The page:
I just can’t seem to stay off the road. Just wait until you see what I’m up to next weekend! As my choices for new courses keep getting more and more limited, I tend to jump at any chance to play somewhere I haven’t played before, especially when it’s a regulation course..
I was drawn back to Bakersfield Saturday. I can’t say it’s an area I ever look that much forward to visiting because it’s far away for me and, well, it’s Bakersfield. But I noticed recently that the once private Rio Bravo Country Club was offering some public tee times on GolfNow. It was enough to get me back on the road again, at least for one really long and productive day in the Central Valley.
A friend joined me for this adventure. We had our afternoon tee time set at Rio Bravo, but we wanted to make the most of the day. So we headed up nice and early for our first round…
Tulare Golf Course • Tulare, CA • 8/2/14
In relation to Bakersfield, Tulare offered the next closest regulation 18-hole course that neither of us had played. Even though it was an hour extra drive for us and I knew it wasn’t anything too special, it made the most sense for our shared goal to play as many different courses as we can.
I had booked a 7:00 directly with the course. We got there a little earlier and there were a few people around, but it was pretty quiet early in the morning. We ended up teeing off around 6:45, but were behind a threesome most of the day. We waited on most shots, but the pace was still solid so we never felt a need to push too much. It was right around three hours total, so no complaints. The price was $42 with a cart, which is reasonable here on a weekend, though I probably wouldn’t want to pay much more than that here.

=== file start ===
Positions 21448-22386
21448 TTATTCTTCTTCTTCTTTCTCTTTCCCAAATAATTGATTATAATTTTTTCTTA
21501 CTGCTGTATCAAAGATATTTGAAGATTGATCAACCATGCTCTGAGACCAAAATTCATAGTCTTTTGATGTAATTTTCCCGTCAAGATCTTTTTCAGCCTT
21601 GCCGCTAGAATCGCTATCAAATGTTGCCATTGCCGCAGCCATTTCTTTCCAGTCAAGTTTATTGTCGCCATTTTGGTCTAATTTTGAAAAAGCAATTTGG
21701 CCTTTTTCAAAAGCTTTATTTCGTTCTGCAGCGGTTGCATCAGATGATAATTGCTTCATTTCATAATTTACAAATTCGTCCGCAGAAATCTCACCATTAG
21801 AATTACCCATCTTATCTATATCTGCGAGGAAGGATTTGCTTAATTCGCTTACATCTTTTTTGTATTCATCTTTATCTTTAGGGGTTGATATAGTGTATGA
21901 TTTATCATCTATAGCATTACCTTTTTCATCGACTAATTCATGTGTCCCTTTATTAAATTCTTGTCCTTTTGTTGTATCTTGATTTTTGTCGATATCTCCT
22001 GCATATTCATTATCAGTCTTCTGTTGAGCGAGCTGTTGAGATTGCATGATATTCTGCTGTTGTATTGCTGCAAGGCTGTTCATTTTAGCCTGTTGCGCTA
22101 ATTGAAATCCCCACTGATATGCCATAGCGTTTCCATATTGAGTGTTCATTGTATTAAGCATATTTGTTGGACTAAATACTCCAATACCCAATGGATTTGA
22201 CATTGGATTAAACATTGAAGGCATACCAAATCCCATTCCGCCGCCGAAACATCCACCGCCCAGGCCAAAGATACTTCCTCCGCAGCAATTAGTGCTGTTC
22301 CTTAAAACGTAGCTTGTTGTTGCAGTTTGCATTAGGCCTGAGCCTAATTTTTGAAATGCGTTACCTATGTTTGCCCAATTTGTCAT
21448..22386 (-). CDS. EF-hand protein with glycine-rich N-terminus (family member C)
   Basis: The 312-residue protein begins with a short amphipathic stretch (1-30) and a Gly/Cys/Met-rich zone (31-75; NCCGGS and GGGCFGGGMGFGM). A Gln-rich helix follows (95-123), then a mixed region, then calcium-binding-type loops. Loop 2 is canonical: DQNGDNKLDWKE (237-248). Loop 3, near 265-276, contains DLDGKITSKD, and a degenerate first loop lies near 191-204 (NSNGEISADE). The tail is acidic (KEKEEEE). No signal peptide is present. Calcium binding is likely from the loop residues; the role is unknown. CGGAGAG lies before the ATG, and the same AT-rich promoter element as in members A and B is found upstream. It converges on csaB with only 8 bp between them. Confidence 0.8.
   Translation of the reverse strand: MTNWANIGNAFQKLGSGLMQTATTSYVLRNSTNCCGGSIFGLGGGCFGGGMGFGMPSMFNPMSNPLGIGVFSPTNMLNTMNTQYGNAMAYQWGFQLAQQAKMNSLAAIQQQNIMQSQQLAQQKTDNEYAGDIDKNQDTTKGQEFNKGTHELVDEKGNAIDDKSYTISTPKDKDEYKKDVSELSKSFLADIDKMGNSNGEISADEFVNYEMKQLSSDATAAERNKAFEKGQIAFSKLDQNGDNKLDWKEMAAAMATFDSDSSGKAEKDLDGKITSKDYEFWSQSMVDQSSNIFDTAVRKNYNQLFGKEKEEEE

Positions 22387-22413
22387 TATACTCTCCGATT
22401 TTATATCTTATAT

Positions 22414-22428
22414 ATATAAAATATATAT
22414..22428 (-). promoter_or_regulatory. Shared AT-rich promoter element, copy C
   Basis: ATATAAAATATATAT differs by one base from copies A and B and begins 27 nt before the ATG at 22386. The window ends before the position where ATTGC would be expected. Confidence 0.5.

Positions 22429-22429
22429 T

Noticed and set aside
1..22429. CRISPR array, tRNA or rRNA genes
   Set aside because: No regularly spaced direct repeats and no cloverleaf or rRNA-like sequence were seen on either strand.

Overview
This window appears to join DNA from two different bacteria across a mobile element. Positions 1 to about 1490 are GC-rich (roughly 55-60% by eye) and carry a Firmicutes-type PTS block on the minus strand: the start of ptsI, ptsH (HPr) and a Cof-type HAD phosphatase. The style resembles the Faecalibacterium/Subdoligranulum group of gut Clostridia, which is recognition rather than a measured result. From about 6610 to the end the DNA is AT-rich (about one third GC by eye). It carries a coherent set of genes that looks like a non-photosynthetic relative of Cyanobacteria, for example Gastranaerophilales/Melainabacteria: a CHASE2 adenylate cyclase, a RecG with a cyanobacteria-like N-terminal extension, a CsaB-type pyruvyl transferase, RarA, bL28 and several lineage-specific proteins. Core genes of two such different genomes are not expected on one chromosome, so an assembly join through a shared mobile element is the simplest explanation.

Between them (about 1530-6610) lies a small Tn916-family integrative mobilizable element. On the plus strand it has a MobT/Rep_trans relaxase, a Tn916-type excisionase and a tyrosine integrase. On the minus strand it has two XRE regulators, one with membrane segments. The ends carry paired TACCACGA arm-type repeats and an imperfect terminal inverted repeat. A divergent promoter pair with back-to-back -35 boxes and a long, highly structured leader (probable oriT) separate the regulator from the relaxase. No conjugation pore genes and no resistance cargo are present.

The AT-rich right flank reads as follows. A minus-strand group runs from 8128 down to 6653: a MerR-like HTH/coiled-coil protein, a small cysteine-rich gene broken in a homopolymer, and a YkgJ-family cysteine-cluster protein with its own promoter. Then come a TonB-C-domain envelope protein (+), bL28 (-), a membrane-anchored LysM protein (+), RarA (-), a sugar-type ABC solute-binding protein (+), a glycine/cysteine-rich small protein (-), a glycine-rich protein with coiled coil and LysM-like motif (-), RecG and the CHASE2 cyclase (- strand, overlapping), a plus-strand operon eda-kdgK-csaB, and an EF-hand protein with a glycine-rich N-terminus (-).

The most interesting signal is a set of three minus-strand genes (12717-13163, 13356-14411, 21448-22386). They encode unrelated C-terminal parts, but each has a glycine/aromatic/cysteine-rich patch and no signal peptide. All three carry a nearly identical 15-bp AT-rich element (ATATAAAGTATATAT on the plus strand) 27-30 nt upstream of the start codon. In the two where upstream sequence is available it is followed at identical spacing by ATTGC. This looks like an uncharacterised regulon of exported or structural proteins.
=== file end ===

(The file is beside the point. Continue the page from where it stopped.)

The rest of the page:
I would most compare this course to North Kern down in Bakersfield as it’s a pretty basic design without too many frills. The property is very flat and the only real contours of the course are provided by the trees. There are a number of big old eucalyptus trees that come into play and force some tight angles. This is especially true on the front nine, where things definitely seem much more narrow off the tees. Once you are out in the fairway safely, though, the greens are very accessible and a good score can be had.
The back nine opens up a lot more, but a few of the doglegs are a bit more pronounced and it felt like it played much longer. I say “felt” because the total yardage on the scorecard is pretty evenly split between the nines. The length of Tulare offers some element of challenge. The blue tees play at 6,762 yards while the forward white tees are still relatively robust at 6,542. At the same time, there is very little trouble to get into throughout the course. There are some OB spots along the outer edges of the property and a few small water hazards that really don’t come directly into play that much. Also, what bunkering there is seems pretty flat and benign, making it easy to recover safely.
The setting is kind of odd as the course is set between some farmland and a small local airport. It’s not far off the busy 99 freeway and there’s a train track fairly nearby, as well, so parts of the course can be a little noisy. In stark contrast, the back parts of the course that are set next to some expansive cornfields are rather peaceful and bucolic, especially when the weather was picture perfect in the early morning and the sun illuminated the rural landscape.
There really aren’t any notable holes here. I thought the two par-3s on the front had some character, but most of the layout kind of blends together and it’s not really a place where certain holes stick with you that much.